the report credits the Saudi government with assisting U.” The second report also identifies several areas in which its authors argue Saudi 4 |Page .S. Egypt. and other Gulf states and regional financial centers as “source and transit countries. leading Al Qaeda to rely thereafter on a “a core group of financial facilitators” based in the Persian Gulf “and particularly in Saudi Arabia” for funding. Saudi officials have turned a blind eye to this problem. An independent task force sponsored by the Council on Foreign Relations has issued two reports that address terrorist financing and Saudi Arabia’s alleged financial support for terrorism. The task force’s second report.” The report welcomes these steps and concludes that “on a comparative basis Saudi Arabia has recently taken more decisive legal and regulatory action to combat terrorist financing than many other Muslim states.Saudi Arabia in 1997. Saudi nationals have always constituted a disproportionate percentage of Al Qaeda’s own membership. For example. individuals and charities based in Saudi Arabia has been the most important source of funds for Al Qaeda. According to the report. and regulatory systems and to combat terrorist financing since late 2002. the report stated both in its summary and in the main body: “For years. released in June 2004.” implying that donations to terrorist causes not only originate in these countries but also those donations from other countries pass through them en route to terrorist organizations. legal. U.” The authors argued that a connection between Saudi donors and Al Qaeda is logical for several reasons: “Saudi Arabia possesses the greatest concentration of wealth in the region. And for years. Saudi nationals and charities were previously the most important sources of funds for the mujahideen [fighters against the Soviet occupation in Afghanistan]. updates the first report and chronicles the steps the Saudi Arabian government has taken to strengthen its financial. As a result of this assistance. officials in interviewing members of the bin Laden family in 1999 and 2000. officials learned that Saudi government actions in the early 1990s had in effect divested bin Laden of his share of the bin Laden family fortune. efforts to understand the role of bin Laden’s personal wealth in the financing of Al Qaeda. The Saudi government responded by charging that the report’s allegations were based on “false and inconclusive information.S. The report also credits Saudi government actions following the May 2003 bombings in Riyadh which “apparently reduced the funds available to Al Qaeda perhaps drastically. The task force’s October 2002 report strongly criticized what it asserted was Saudi financial support for international terrorist groups.” A Treasury Department spokesperson reportedly described the report as “seriously flawed” because in the Department’s opinion it did not describe new initiatives adequately.” Council on Foreign Relations Studies.” The report grouped Saudi Arabia with Pakistan.S. and Al Qaeda’s political message has long focused on issues of particular interest to Saudi nationals. especially those who are disenchanted with their own government. the Saudi government has “announced the enactment or promulgation of a profusion of new laws and regulations and the creation of new institutional arrangements that are intended to tighten controls over the principal modalities of terrorist financing. The report argues that these meetings were integral to U.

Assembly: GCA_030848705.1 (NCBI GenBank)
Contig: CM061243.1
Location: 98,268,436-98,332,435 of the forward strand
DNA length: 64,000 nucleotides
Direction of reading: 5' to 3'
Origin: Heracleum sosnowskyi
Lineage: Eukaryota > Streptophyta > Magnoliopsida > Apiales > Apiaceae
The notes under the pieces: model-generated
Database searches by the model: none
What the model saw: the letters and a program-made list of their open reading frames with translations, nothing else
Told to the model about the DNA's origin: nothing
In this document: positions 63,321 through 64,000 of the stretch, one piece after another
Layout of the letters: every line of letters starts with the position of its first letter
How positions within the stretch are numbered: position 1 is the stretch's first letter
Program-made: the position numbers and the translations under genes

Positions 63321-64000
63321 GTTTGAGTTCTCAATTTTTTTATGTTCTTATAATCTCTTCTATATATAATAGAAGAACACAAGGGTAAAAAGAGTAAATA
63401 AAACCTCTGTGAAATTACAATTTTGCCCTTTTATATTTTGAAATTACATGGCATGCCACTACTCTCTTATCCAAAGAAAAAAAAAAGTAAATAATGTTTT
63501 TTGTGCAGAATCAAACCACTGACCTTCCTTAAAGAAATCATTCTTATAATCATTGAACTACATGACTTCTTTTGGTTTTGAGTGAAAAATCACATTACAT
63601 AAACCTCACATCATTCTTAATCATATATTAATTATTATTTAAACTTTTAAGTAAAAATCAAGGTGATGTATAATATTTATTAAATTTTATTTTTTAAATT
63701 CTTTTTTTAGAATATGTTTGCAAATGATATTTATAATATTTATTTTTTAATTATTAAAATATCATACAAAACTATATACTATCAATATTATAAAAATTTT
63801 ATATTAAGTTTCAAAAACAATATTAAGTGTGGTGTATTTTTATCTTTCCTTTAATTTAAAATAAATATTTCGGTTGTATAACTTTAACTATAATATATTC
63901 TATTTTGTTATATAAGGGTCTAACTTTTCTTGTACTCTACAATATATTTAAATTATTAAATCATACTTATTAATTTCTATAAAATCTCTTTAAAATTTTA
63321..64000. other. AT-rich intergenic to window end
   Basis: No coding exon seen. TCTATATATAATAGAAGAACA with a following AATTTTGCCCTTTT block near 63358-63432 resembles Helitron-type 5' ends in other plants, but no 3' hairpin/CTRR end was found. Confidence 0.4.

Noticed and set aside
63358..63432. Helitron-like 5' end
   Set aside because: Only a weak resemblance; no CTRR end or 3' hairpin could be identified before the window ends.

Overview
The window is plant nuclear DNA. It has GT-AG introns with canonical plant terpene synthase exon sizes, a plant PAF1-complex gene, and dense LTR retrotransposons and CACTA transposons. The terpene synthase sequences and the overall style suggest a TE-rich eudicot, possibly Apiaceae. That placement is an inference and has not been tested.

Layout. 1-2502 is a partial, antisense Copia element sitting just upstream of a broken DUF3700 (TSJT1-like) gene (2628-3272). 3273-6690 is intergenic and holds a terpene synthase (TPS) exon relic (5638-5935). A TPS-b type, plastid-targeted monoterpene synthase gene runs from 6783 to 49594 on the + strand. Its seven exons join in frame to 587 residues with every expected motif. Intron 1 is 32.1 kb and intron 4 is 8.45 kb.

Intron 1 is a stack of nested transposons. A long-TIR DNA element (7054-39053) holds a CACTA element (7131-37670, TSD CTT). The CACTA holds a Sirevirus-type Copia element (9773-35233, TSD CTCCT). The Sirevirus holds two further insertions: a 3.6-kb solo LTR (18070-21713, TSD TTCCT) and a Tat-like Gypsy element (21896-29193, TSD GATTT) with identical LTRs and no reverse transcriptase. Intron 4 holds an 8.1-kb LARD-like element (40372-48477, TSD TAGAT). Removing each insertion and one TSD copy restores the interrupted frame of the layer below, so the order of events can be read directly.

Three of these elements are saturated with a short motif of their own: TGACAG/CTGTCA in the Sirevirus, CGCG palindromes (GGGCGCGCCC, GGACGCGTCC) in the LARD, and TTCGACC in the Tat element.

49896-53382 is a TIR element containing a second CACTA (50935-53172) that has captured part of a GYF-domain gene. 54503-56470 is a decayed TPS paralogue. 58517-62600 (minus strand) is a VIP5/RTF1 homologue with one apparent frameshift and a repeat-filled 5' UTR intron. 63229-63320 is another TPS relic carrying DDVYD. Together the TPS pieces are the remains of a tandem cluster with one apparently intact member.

District Court of New York seeking $875 million in damages. which the Saudi media have described as an attempt to extort Saudi deposits in the United States. For example.” Saudi authorities claim to have prosecuted five individuals “for terror financing” and frozen the assets “of number of other individuals. Adel Al Jubeir. Linde V. six families of victims killed or injured in terrorist attacks in Israel filed a civil lawsuit against Arab Bank PLC of Jordan in the U.authorities can do more to combat terrorist financing.” A Treasury Department spokesperson reportedly agreed with the report’s assertion that Saudi Arabia should take further steps to combat terrorist financing. however. It argues that additional action is essential “because of the fundamental centrality that persons and organizations based in Saudi Arabia have had in financing militant Islamist groups on a global basis. the families of more than 600 victims of the September 11 attacks filed a suit for approximately $1 trillion against three members of the Saudi royal family. 2003. The suit. and other terrorist entities (for a full description of the Committee. alleges that the defendants enabled the September 11 attacks to occur by making financial resources available to the perpetrators. Islamic Jihad. foreign policy advisor to Saudi Crown Prince Abdullah and chief Saudi spokesman. charged that the task force’s conclusions were “politically motivated. were entitled to foreign sovereign immunity for their official acts. 2004. In response to the lawsuit Shukri Bishara. and factually incorrect.” In response to the second report’s release. Judge James Robertson of the U. reportedly said that “the accusations are completely false and baseless and Arab Bank never participated in any activity knowingly that could lead to violence.” The report cites a lack of publicly available enforcement information as the basis for its questions about the Saudi government’s commitment to implement its new terrorist financing laws and regulations. District Court of the District of Columbia ruled that two of the leading defendants. the report specifically criticizes the Saudi government’s “failure to punish. specific and identified leaders of charities found to be funneling money to militant Islamist organizations. The September 11 Lawsuit. On July 2.” A Saudi embassy official also 5 |Page . and the government of Sudan. Arab Bank. the Central Bank of Jordan ordered all Jordanian banks “to freeze any dealing” with six Hamas figures and associated charities. ill-informed.S. The complaint also alleges that the Saudi Committee used accounts in Arab Bank and Arab Bank branches in the Palestinian territories to provide “insurance benefits” to the families of suicide bombers and others killed or detained in confrontations with Israeli security forces. Although the Saudi government is not a party to the lawsuit. Defense Minister Prince Sultan and former Director of Intelligence Prince Turki. the complaint alleges that the Saudi Committee for the Support of the Al Quds Intifada used accounts established at Arab Bank as conduits for funds to charities and individuals in the West Bank and Gaza Strip associated with the Islamic Resistance Movement (Hamas). see ‘Funding for Palestinian Organizations’ below).S. a senior executive at Arab Bank. In mid-August 2002. In 2003. in a demonstrable manner. On November 14. a number of financial institutions and individuals.